Thomas and James Bernard
The partnership of Thomas and James Bernard was formed in about 1852 by Thomas Bernard and his brother James Alexander Bernard. Thomas had established a brewing business in 1845, at what became known as the Edinburgh Brewery at 71 North Back Canongate, while his brother had set himself up as a distiller. The brothers also formed a partnership to operate the Lochend Distillery in Leith, and it is reasonable to assume that they split their energies and expertise appropriately. By 1871 the brewing business was employing 45 men, with an additional 24 at an associated maltings.
Following Thomas's death in 1875 (James had died in 1873), his sons Daniel and John Mackay Bernard succeeded to the business. In 1887 the company bought land in Slateford, in the west of the city, on which to build a new brewery and thereby expand production. The new Edinburgh Brewery was opened in 1888, but shortly afterwards Daniel fell out with his brother and left the partnership in 1889. The business was converted into a limited compay - Thomas and James Bernard Ltd - in 1895.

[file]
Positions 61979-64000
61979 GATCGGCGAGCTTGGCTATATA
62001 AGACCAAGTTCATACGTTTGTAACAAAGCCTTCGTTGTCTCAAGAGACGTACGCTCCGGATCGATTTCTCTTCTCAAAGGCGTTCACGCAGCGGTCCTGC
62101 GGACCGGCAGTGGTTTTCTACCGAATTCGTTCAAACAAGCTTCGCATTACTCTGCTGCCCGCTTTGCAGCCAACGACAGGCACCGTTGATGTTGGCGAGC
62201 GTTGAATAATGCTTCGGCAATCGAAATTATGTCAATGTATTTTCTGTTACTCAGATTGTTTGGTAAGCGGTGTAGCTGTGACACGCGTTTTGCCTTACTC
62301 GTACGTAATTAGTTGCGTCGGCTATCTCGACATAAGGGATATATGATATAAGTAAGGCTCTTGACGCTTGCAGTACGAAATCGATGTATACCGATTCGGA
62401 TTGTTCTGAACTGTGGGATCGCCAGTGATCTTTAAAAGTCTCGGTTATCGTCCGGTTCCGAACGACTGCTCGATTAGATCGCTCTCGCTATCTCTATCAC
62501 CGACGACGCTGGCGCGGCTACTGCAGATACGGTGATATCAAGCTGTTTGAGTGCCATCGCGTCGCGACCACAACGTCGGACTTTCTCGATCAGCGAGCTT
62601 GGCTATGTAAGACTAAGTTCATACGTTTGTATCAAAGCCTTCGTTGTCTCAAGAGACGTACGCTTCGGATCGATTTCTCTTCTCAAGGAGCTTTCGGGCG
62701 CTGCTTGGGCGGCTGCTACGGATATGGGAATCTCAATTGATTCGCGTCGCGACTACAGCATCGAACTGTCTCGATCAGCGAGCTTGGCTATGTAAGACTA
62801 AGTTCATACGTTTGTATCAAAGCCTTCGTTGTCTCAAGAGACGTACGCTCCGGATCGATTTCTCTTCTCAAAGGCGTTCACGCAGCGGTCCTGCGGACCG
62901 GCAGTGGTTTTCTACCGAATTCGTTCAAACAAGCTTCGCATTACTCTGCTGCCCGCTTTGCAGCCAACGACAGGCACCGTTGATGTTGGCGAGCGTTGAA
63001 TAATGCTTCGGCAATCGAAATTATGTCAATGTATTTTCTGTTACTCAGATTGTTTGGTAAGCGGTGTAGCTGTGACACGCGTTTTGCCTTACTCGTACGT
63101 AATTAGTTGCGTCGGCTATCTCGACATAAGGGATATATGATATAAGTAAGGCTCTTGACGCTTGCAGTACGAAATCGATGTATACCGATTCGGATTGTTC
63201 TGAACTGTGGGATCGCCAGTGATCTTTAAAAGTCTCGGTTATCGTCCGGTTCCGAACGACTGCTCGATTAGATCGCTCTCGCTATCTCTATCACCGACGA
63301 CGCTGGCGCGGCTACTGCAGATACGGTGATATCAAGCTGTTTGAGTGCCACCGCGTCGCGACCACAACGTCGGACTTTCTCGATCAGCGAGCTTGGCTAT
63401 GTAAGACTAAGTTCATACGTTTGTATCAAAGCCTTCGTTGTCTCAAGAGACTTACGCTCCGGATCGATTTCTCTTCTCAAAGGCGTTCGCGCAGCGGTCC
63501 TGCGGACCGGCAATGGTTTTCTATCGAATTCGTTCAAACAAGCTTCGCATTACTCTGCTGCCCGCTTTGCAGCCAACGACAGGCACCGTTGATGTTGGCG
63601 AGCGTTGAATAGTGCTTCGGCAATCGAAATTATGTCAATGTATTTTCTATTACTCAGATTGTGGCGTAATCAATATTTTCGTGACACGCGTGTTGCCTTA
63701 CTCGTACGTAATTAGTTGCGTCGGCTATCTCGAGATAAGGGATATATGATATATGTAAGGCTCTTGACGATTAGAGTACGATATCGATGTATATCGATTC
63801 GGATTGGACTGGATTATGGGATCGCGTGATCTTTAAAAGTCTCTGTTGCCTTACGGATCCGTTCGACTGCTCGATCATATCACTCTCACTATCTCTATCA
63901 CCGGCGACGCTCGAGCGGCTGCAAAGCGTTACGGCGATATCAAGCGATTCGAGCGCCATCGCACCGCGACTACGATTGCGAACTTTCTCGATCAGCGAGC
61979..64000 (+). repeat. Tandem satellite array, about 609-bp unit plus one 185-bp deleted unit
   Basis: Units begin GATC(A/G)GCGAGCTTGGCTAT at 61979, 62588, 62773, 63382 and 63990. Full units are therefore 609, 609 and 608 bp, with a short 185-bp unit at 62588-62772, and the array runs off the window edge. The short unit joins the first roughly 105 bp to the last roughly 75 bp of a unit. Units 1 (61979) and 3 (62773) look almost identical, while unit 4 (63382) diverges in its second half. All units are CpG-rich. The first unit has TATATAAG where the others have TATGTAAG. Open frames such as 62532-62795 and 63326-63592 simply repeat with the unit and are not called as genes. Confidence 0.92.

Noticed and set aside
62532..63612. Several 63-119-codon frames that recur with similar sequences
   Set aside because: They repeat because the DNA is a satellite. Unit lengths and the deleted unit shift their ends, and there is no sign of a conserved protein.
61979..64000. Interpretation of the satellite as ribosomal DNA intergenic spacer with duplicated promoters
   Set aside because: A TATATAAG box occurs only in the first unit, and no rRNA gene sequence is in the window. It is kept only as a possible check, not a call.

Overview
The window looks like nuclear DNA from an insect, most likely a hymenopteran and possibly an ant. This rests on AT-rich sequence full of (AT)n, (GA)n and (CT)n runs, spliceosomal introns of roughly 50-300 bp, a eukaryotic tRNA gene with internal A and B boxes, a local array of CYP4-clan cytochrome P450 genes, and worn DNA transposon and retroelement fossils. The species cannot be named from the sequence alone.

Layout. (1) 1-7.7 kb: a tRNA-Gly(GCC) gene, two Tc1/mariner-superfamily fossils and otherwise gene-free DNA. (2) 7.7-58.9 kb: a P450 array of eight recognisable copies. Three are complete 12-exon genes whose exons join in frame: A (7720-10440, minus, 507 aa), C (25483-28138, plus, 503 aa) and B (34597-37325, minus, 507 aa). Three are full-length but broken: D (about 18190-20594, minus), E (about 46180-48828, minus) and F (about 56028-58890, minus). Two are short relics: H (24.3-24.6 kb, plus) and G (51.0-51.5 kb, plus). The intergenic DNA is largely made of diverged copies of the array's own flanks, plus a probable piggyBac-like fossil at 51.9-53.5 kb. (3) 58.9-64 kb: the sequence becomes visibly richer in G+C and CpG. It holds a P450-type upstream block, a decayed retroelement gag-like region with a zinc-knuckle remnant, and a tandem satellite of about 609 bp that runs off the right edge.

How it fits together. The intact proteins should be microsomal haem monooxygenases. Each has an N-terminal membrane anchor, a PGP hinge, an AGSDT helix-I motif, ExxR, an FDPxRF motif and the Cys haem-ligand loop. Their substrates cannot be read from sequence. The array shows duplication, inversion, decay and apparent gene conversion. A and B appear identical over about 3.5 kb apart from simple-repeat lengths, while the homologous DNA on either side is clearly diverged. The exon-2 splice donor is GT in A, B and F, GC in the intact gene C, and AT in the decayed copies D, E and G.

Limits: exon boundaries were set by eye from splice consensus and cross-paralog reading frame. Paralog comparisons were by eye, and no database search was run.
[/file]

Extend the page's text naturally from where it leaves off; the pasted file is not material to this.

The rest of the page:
Daniel was given the use of the old Edinburgh Brewery until it was acquired in 1893 by the North British Railway Company as part of its plans to expand Waverley Station. He then moved to the newly built Bernard's Brewery in Gorgie.
The company trademark was a red barrel with 'Celebrated' written across it. Among the beers produced by the brewery were India Pale Ale and Table Beer.
Breweries and other buildings
What became known as the Edinburgh Brewery was based upon a group of buildings arranged around an oblong courtyard, some of which were reputed to date back to the 15th century. The site was acquired, and cleared, by the North British Railway Company in 1903 to allow Waverley Station to be expanded.
The new Edinburgh Brewery was built in the west of the city in 1887, to designs by Hippolyte Jean Blanc. Much of the site has been cleared for a modern housing development, but the former offices still stand, converted into private residences.
Other Sources of information
Books and periodicals
Barnard, A. The Noted Breweries of Great Britain and Ireland, Vol. III .London: Sir J. Causton & Sons, 1890.
Donnachie, I. A history of the brewing industry in Scotland. Edinburgh: John Donald Publishers, 1979.